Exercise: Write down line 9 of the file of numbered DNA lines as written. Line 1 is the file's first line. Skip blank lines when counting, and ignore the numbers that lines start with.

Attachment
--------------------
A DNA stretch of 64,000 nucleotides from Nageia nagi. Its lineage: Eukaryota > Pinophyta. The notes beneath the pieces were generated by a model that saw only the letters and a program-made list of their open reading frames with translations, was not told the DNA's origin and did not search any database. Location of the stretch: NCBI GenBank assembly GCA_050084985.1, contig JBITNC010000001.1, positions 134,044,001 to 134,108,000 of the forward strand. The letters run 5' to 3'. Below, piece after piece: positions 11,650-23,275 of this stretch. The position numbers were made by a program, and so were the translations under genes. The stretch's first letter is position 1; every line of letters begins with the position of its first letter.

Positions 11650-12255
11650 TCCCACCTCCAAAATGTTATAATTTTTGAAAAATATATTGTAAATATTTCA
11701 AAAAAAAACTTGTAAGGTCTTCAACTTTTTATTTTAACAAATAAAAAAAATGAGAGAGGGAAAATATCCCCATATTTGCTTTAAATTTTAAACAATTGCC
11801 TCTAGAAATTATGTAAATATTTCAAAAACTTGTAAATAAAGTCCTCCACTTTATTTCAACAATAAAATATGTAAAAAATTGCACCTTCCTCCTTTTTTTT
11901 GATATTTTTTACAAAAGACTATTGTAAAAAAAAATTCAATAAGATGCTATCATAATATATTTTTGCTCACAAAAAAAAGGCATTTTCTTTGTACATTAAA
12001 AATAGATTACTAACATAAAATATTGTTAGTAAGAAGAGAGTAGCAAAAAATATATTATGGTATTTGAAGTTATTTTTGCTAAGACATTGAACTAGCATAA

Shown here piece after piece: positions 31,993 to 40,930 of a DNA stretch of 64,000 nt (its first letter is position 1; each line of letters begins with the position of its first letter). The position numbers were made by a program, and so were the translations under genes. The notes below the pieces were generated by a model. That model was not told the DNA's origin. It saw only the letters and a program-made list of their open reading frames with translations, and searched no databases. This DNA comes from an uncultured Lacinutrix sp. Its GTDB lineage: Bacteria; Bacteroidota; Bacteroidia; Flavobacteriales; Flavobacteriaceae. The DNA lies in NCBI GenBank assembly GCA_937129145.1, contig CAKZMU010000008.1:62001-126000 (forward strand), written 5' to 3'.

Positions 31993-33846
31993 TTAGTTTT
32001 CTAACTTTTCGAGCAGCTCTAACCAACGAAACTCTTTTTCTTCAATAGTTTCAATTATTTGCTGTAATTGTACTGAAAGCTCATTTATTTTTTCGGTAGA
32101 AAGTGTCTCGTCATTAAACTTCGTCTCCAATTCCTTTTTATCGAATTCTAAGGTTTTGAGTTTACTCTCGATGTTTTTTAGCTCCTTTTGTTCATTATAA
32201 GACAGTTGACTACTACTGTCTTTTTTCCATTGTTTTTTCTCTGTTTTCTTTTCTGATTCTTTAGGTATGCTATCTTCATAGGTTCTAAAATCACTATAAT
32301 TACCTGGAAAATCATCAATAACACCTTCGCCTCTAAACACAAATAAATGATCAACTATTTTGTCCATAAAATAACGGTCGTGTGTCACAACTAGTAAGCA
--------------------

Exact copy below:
Positions 31993-33846